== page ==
– At the close of the session one is placed in many embarrassing positions, in which one’s desire for the transaction of public business comes into conflict with the convenience of honorable members. All have their right to be afforded an opportunity to express themselves upon, public matters at a time when their arguments are likely to receive the attention to which they are entitled. 1 am in an embarrassing position now. I attach the greatest importance to this particular vote . I believe it commands the support of the great majority of this House and of another place. To postpone the debate, or to agree to the omission of the item with a view to bringing it forward again, must mean a further prolongation of the session, which has already been abnormally long and exhausting. However, as I am compelled to make a choice, in order to meet the convenience of members in another place, who might otherwise meet without having business before them, I propose not to press the item. I shall submit it to the House next week in the form of a separate Bill.
– I have been asked by the honorable member for Corio and others, on various occasions, to deal with the whole question of the manufacture of cordite on a commercial basis. There is neither time nor inclination on the part of the House to further discuss matters, but it will be found that any action taken by the Government will be on a commercial basis. I shall take all necessary action, and proceed on the best lines, and confidently look for the approval of the House.
Division 7 (Special Defence Material) £24,050, agreed to.
Division 8 (Cordite Factory) £10,000, agreed to.
Standing Orders suspended; and reports adopted.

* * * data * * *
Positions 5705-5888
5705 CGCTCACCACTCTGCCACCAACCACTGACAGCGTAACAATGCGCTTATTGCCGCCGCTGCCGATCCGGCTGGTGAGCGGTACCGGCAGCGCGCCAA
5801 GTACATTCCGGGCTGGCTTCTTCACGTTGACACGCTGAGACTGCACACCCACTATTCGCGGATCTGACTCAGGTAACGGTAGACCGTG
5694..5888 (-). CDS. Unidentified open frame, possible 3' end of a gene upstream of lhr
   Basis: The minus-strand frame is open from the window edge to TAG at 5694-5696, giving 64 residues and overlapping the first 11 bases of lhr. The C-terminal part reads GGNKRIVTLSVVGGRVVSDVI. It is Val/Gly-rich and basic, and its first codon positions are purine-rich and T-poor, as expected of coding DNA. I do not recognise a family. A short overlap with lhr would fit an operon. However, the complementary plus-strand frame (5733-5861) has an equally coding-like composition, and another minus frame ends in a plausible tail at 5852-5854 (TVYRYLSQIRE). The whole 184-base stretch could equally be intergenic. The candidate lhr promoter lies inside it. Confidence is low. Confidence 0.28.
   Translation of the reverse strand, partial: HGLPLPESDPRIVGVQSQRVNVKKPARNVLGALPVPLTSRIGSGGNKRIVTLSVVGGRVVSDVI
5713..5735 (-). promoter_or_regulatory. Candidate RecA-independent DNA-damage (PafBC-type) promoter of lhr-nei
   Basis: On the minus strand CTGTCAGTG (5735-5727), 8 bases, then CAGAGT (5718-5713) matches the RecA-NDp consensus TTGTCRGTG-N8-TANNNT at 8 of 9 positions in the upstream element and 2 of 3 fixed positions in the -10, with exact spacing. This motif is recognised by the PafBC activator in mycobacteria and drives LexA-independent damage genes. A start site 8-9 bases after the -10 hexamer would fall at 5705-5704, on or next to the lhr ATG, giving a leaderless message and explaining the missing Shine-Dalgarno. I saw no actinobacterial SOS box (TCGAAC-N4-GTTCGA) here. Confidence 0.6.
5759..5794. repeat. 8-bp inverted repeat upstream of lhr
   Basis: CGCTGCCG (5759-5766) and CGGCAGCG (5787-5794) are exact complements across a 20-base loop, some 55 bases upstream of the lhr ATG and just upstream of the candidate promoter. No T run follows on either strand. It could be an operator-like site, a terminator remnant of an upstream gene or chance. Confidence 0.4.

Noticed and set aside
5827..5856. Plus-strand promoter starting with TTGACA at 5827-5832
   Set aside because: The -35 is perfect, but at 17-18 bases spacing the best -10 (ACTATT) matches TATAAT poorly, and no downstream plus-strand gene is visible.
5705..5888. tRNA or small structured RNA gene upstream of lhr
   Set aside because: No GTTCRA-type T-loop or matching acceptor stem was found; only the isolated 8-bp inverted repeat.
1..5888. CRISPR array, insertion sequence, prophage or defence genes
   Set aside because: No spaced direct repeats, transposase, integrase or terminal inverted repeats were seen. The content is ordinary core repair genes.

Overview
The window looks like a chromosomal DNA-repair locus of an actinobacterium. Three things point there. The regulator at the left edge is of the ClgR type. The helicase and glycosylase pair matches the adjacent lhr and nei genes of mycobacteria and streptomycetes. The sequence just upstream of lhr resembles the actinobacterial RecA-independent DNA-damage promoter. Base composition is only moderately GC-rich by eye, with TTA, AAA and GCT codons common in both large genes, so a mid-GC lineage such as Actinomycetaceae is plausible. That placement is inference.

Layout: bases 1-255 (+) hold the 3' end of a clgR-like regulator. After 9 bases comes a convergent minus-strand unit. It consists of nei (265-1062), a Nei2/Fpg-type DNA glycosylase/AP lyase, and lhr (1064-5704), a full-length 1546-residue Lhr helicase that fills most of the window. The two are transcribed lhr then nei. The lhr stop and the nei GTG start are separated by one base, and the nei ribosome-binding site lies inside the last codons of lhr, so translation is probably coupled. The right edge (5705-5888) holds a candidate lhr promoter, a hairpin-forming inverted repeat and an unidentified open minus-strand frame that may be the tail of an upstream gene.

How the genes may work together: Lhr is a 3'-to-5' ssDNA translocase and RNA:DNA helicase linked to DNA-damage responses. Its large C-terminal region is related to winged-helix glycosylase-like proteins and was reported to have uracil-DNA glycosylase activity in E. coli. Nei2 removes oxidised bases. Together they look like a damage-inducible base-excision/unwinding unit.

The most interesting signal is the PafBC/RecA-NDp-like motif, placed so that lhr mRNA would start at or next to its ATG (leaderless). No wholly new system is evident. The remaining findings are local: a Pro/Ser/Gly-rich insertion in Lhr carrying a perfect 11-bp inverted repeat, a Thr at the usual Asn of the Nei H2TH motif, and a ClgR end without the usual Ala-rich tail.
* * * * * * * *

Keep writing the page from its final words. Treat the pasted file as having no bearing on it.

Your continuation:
Resolutions of Ways and Means, covering resolutions of Supply, adopted.
That Sir William Lyne and Mr. Groom do prepare and bring in Bills to carry out the foregoing resolutions.
The following Bills were then presented by Sir William Lyne, and passed through all their stages : -
Additional Appropriation Bill . 1907-8.
Additional Appropriation (Works and Buildings) Bill 1907-8.
– There are two sets of Additional Estimates, amounting to . about £200,000, for the years 1905-6 and 1906-7. Of course, this money was all spent in. the time of my predecessor, the right honorable memberfor Swan.
– What was the expenditure for?
– All sorts of things.
– If the money was spent in the time of the right honorable member for Swan all must be right.
– If honorable members will allow me, I should like to go back into Committee and pass these Estimates to-night. Otherwise they must be made the first business for Tuesday.
.- I understand that the expenditure covered by these Estimates has already been voted, and that it is necessary to pass them merely for the adjustment of the accounts. That being so, I see no objection to the course proposed.
– As the House has determined that the Committee of Supply shall sit again on Tuesday next, the course proposed by the Treasurer can be taken only by the leave of honorable members. Is it the pleasure of honorable members that the House resolve itself into Committee of Supply forthwith?
Honorable Members. - Hear, hear.
Motions (by Sir William Lyne) agreed to-
That the following further sums be granted to His Majesty to defray the charges for the year 1905-6 for the several services hereunder specified, viz. : -
That the following further sums be granted to His Majesty to defray the charges for the year1906-7 for the several services hereunder specified, viz : -
That there be granted to His Majesty to the service of the year 1905-6, for the purposes of Additions, New Works, Buildings, &c, a further sum not exceeding£1,900.
That there be granted to His Majesty, to the service of the year 1906-7, for the purposes of Additions, New Works, Buildings, &c, a further sum not exceeding£59,997.
Resolutions reported, and adopted.
Resolutions of Ways and Means, covering resolutions of Supply, adopted.
That Sir William Lyne and Mr. Groom do prepare and bring in Bills to carry out the foregoing resolutions.
The following Bills were then presented by SirWilliam Lyne, and passed through all their stages : -
Additional Appropriation Bill, 1905-6 and 1906-7.
Additional Appropriation (Works and Buildings) Bill, 1905-6 and 1906-7.
Motion (by Mr. Deakin) proposed -
That the House do now adjourn.
– I presume that when we meet on Tuesday we shall proceed with the consideration of the Tariff?
Question resolved in the affirmative.
House adjourned at 4.26 p.m.
Cite as: Australia, House of Representatives, Debates, 22 May 1908, viewed 22 October 2017, <http://historichansard.net/hofreps/1908/19080522_reps_3_46/>.